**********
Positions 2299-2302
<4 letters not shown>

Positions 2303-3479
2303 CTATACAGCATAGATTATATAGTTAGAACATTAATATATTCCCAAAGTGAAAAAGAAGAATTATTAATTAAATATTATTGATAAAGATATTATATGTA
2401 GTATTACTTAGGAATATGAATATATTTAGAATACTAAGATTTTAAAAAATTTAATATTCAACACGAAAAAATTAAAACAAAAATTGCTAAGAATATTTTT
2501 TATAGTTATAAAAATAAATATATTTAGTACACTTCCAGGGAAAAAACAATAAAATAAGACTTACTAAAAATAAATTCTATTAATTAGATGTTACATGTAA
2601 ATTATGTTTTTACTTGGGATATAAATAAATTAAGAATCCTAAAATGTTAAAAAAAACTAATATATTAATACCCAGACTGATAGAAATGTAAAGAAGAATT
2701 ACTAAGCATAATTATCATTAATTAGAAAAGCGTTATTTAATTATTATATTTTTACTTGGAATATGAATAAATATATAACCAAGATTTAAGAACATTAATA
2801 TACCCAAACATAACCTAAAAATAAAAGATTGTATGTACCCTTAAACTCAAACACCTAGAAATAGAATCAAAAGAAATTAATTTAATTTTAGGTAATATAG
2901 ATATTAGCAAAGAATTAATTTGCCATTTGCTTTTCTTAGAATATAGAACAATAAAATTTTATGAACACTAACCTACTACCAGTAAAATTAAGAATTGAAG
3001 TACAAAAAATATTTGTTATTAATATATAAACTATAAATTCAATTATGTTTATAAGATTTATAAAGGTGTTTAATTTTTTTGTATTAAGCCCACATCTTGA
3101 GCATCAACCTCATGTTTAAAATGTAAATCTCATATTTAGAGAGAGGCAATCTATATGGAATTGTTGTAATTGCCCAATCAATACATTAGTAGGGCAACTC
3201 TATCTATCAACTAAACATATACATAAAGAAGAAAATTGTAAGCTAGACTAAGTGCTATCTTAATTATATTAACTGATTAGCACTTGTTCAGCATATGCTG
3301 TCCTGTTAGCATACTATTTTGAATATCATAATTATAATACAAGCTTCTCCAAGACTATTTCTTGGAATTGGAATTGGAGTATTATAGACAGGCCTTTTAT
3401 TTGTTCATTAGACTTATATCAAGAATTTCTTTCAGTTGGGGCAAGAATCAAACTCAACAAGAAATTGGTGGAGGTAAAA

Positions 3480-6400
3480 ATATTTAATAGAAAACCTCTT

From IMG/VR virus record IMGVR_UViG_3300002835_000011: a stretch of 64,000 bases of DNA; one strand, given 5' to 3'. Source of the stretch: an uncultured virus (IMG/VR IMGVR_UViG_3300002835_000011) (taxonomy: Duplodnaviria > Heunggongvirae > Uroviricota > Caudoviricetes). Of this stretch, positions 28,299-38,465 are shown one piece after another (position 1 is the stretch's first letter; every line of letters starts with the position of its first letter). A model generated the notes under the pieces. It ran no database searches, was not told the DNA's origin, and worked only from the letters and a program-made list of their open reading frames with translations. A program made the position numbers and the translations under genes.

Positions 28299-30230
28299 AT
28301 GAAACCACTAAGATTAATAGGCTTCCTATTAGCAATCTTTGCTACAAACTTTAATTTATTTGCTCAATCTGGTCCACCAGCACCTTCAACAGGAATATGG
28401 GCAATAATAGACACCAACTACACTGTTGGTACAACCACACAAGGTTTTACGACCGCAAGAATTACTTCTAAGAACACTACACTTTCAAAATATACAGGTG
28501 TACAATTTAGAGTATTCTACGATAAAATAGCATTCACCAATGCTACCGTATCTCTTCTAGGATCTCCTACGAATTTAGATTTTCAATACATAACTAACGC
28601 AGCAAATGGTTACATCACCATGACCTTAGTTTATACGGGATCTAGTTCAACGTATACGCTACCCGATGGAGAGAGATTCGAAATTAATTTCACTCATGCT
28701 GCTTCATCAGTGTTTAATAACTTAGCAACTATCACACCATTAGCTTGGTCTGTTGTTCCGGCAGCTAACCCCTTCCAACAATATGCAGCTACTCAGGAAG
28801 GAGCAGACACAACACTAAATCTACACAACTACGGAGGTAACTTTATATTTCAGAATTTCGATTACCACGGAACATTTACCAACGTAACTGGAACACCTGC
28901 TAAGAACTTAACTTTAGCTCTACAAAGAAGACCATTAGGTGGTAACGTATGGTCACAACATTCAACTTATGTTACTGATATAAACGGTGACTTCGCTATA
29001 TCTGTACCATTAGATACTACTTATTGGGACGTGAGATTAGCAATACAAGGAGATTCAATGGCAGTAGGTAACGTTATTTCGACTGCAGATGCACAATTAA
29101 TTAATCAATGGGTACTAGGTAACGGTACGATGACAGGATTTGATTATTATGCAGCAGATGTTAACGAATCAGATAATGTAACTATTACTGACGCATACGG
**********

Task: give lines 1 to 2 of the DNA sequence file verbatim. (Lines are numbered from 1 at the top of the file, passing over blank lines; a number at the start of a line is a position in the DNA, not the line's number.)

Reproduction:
Positions 2299-2302
<4 letters not shown>